Frank: Yeah, it is a little bit of all of that. I mean, you really should be keen to work for a certain company. For example, I love to work for IBM. It’s a great company with lots of different possibilities there. But I also love now to work for Canonical. The work is totally different, I have to admit because Canonical is compared to IBM, a small company, but nevertheless, really bright people and everybody is really passionate about the work. And therefore, it’s great to be there and to work with colleagues here. There are people that go to work just to earn some money. And there are people that go to work because they are excited about what they do. And that’s what I meant. So, if you are excited about what you do during your day shift, then everything will be fine, I’m pretty sure. And it will not be a waste of time.
Steven: So, one of the others, and that’s fantastic… I think the short summary is that if you enjoy what you do for work, you will never work a day in your life. You enjoy what you’re doing. And, I love to be able to do this show, the fact that I can claim this as work. It’s fantastic. I get to interview great people. So, I understand what you mean. One of the sort of final questions I always ask the guests is, you’ve just given me back your time machine. And now I will give you a crystal ball. You get to look ahead. Do you get to look out three to five years, kind of where do you see the mainframe platform three to five years out from today?
Frank: Yeah, I think that, for example, the current situation with a pandemic we face across the world, the mainframe can really change things because customers needed to close their branches and locations, and they didn’t have enough capacity on the systems, and that is perfect for mainframe where you can increase capacity kind of on a fingertip or on-demand. And I think, I hope at least, more and more people will see that. And over time, I’m also pretty sure that they use and the usability of the mainframe will further improve. I mean, it is already good. I recently was able to work on a DPM system, which is fun!
The hardware management console now has a new mode. Well, not new, it’s already a couple of years old, but that is so nice and so great to work with. And if people really get an idea how a modern mainframe really looks like, then I’m sure it will have a great future. And also, we at Canonical, working on a couple of projects right now to make the usability even better. And we are going to support some more of our tools to Ubuntu and s390x. It’s just a matter of closing the remaining gaps where we weren’t able to complete. I think it will have a great future.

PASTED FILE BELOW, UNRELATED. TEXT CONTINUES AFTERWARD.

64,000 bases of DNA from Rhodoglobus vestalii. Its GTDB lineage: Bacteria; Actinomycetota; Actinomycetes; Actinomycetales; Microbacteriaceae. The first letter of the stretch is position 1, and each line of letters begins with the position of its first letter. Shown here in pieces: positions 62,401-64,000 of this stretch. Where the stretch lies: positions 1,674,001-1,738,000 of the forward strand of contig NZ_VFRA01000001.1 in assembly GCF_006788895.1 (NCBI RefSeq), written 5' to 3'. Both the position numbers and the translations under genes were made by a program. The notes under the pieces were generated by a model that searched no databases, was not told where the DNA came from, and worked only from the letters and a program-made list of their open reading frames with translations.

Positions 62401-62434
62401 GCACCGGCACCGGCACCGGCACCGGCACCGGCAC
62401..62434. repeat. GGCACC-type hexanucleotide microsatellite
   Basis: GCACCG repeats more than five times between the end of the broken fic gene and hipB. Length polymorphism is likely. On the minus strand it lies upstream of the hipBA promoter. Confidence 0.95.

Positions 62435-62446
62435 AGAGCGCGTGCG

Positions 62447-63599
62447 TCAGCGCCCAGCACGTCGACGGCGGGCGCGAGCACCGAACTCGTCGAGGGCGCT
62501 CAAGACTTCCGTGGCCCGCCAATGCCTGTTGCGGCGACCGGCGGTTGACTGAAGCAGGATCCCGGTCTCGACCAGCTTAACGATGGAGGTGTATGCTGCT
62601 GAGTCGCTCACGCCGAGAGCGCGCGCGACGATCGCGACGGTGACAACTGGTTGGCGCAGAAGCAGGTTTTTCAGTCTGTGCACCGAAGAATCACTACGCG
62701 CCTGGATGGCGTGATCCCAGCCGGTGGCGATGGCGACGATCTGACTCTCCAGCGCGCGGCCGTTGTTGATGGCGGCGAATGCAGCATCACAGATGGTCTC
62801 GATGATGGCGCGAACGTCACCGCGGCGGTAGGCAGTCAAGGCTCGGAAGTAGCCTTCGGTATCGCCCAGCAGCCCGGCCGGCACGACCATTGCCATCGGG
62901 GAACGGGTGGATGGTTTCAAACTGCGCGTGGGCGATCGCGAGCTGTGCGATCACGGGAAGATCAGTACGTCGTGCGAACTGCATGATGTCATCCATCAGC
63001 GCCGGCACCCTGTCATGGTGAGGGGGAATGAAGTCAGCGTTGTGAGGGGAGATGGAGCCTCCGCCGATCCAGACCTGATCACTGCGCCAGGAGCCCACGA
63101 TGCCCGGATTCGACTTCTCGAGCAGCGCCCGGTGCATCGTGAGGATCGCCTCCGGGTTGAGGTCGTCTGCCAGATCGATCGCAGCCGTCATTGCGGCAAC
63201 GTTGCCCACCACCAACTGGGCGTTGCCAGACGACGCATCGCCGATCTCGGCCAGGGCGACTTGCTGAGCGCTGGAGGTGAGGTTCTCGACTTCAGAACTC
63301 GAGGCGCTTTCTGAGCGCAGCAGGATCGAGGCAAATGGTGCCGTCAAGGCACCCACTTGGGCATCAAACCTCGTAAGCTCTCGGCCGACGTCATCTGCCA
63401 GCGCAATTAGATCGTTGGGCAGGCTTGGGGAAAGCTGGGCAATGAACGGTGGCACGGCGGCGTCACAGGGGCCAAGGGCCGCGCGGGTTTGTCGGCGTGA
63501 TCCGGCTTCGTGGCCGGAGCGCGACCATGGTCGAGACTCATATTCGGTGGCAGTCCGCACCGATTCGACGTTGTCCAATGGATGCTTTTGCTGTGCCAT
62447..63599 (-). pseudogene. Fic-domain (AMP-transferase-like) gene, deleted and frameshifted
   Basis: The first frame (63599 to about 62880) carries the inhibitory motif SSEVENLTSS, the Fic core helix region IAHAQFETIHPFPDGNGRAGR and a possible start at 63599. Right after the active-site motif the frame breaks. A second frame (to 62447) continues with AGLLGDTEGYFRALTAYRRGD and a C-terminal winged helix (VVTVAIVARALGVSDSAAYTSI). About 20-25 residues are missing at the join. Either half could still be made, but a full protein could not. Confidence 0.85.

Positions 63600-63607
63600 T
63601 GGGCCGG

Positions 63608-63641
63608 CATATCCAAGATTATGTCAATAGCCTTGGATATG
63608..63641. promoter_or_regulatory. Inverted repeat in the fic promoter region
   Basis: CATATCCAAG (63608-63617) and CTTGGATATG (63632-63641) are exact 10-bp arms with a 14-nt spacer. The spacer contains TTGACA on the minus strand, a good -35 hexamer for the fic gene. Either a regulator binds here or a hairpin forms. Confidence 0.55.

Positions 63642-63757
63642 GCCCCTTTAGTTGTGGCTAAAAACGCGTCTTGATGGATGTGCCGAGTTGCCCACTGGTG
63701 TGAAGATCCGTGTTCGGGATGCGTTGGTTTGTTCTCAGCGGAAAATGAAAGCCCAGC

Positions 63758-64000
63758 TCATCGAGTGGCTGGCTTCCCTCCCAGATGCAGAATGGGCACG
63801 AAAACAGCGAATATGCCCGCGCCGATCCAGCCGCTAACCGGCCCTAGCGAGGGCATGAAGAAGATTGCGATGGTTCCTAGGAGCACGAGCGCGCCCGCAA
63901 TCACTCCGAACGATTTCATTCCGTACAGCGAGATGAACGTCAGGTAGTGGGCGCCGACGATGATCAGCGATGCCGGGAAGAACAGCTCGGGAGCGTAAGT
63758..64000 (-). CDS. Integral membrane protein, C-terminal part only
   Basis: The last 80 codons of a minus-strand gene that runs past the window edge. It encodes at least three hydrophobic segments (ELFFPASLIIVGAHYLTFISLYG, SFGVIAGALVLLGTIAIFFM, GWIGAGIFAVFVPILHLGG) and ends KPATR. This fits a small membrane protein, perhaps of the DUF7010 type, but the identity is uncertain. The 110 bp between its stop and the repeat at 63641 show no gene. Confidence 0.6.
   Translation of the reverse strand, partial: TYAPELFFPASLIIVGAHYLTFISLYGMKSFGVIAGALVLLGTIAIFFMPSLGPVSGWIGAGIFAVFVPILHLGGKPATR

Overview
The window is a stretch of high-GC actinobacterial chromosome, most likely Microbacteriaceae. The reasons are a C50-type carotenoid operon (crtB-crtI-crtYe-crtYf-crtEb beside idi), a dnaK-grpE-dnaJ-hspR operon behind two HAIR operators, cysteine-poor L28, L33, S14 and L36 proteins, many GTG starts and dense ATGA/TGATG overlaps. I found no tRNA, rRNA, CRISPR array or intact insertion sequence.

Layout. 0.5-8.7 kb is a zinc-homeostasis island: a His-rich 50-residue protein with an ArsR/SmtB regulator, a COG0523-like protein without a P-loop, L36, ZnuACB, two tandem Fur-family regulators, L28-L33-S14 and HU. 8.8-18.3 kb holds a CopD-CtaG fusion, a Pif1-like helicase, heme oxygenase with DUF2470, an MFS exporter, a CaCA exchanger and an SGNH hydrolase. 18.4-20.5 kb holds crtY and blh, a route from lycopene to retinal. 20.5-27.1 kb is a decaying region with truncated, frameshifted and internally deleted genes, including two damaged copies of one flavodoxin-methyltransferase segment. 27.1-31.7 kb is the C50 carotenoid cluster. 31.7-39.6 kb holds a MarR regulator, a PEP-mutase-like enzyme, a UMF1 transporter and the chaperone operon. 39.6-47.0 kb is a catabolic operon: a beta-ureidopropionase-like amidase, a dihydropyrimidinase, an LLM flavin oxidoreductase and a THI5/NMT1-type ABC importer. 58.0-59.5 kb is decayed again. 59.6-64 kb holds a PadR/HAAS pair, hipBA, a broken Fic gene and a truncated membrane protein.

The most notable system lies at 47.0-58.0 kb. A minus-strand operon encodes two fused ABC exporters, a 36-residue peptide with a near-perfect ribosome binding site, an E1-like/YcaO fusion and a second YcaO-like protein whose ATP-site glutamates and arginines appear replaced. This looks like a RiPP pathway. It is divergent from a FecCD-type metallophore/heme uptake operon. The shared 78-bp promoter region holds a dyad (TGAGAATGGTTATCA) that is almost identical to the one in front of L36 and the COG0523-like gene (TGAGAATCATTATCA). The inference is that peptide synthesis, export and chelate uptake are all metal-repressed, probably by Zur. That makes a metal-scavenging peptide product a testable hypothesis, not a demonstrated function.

Steven: Yeah, I think… Well, I can’t think of a much better way to end the show here. But Frank, just give you maybe one final opportunity. Anything else you want to share with the listeners before we look to wrap up?
Frank: Yeah. You mentioned what a young person or how younger people could start with. And it immediately came to my mind that the open mainframe project would also be a nice starter because there are very often student groups or projects. And via these activities, I got in touch with a couple of students from across the world that was interested in OMP projects, but also came to Canonical and had questions on Ubuntu by coming from that side. So, that would also be a very good starter in mainframe technology, as well as Linux technology in general.
Steven: Fantastic. Well, Frank, this has been excellent for me, at least. I hope our listeners also share my enthusiasm. It’s been great having you on the show. Thank you very much for joining us.
Frank: Yeah. You’re absolutely welcome. It’s been a pleasure for me to be here.
Steven: You’ve been listening to Steven Dickens. I’m your host of the, I Am A Mainframer podcast. If you’ve liked what you’ve heard today, please click and subscribe. If you could also share a couple of seconds and give us a five-star rating on the various podcast platforms, that would be fantastic. And I look forward to speaking to you again on an upcoming I Am A Mainframer podcast. Thanks very much.